As if to underscore the point, power blackouts rolled across California late last week right after dozens of stakeholders urged state regulators to push harder to get more microgrids built.
Hundreds of thousands of Californians lost power Friday and Saturday night when electric demand exceeded supply because of extreme heat. Utilities imposed the rolling blackouts after receiving an alert from the California Independent System Operator.
By happenstance, comments were due Thursday — one day before the first blackout — in a microgrid proceeding before the public utility commission.
The commission is seeking ways to make microgrids, which keep power flowing to customers when the grid is down, more commercially available.
Several commenters praised the state for the undertaking, perhaps the most ambitious yet in the US in support of microgrids. Still, many said California is not moving fast enough or far enough — in statements written even before the rolling blackouts.
Google says go bold on microgrids
What drew the comments is a proposal released last month by commission staff that focuses on accelerating microgrid development by reducing regulatory barriers and by creating microgrid tariffs and community pilot programs.
Google, which is eyeing microgrids for several of its large, mixed-use projects, said that the staff proposal “falls significantly short” and called on the commission to “act boldly.”
“Google believes that extensive development of microgrids will be essential in the coming years, not only to enhance the resilience of the electric system but also to reduce its impact on the environment. Google also believes that technologies already exist, and will continue to mature, that make it feasible to build and operate microgrids on a large scale,” the Mountainview, Calif. company wrote.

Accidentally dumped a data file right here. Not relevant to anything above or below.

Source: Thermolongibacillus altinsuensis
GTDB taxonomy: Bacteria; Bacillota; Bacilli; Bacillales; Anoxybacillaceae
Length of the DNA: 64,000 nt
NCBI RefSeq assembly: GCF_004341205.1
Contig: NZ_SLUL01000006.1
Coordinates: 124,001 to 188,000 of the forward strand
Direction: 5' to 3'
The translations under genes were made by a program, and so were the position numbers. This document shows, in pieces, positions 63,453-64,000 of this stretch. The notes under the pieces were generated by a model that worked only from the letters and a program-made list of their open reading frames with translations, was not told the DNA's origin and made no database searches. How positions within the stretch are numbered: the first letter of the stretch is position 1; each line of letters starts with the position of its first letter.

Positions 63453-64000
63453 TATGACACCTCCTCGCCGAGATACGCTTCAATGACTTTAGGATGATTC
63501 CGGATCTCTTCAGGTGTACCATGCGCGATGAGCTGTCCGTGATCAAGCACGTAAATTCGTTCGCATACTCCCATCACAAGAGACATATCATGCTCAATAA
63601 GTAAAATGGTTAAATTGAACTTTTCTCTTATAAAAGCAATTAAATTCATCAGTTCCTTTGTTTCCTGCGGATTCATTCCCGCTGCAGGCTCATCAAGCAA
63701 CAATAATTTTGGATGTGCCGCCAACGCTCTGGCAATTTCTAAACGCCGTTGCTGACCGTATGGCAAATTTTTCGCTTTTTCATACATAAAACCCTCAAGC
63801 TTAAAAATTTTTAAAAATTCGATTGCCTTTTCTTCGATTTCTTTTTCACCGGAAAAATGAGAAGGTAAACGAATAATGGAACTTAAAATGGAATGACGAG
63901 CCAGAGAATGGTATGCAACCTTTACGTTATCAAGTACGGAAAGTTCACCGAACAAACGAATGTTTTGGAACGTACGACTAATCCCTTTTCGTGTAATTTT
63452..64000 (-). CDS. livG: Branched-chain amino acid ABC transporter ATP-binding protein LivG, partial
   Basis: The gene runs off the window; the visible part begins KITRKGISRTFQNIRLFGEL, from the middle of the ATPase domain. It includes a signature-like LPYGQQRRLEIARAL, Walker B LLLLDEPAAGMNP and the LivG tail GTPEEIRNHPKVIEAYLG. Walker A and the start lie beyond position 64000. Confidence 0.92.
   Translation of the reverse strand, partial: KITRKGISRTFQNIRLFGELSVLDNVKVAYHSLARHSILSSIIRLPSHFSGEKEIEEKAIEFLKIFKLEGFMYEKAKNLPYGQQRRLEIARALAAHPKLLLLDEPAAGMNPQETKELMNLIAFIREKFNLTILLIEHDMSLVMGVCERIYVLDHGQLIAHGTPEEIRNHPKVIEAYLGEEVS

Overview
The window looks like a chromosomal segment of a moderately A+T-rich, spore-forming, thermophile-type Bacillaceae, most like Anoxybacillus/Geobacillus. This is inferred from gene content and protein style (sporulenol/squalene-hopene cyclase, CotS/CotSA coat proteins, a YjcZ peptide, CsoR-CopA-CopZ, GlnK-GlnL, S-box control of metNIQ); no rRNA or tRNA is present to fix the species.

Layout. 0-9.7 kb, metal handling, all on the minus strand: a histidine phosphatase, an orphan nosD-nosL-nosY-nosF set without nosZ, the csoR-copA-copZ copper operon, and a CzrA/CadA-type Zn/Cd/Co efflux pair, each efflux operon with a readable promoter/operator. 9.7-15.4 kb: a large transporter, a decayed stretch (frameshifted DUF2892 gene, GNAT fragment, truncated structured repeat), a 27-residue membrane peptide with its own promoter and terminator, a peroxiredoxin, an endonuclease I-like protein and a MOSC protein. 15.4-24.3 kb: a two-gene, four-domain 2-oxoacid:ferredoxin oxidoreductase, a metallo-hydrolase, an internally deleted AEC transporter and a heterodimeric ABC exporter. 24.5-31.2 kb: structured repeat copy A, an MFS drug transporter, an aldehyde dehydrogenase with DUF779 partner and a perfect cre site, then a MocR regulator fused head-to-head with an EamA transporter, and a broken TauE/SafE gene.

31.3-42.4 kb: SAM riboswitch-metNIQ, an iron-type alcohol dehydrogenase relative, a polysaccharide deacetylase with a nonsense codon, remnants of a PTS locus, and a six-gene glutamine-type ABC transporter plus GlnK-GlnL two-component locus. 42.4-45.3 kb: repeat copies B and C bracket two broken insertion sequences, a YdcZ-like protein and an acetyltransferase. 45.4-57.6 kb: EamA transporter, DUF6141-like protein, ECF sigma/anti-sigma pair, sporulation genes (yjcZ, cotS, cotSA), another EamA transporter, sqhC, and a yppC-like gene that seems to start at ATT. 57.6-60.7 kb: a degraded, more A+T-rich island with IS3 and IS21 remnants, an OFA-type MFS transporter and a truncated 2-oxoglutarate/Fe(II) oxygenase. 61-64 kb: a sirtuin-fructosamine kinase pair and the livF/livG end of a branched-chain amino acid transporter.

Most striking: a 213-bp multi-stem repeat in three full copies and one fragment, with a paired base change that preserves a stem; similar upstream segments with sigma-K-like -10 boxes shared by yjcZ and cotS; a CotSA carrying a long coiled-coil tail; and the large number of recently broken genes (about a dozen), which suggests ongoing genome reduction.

An unmet need for microgrids
Demand is high for microgrid projects to serve homes, businesses, and industries in both rural and urban California, the company said. “The commercialization mandate is, in effect, a directive to catch up with an unmet need for microgrids.”
So far, the proceeding has focused heavily on last year’s wildfire-related power shutoffs — and the prospect of more to come. But Google pointed out several additional reasons to add more microgrids, among them “California’s drive to full electrification, progress towards its net-zero energy goals, and the pursuit of climate-positive approaches to urban renewal.”
The company called for rule revisions that would require utilities to accommodate all types of microgrid projects “truly agnostic to microgrid design, ownership, and business model.”
Google described as too restrictive the proposal’s call for 15 community pilot microgrids built by utilities. The projects would duplicate microgrids already operating in the state, Google said, so the commission should instead encourage piloting complex, less studied microgrids that face significant regulatory barriers, such as those that provide clean electricity to large multi-family housing projects.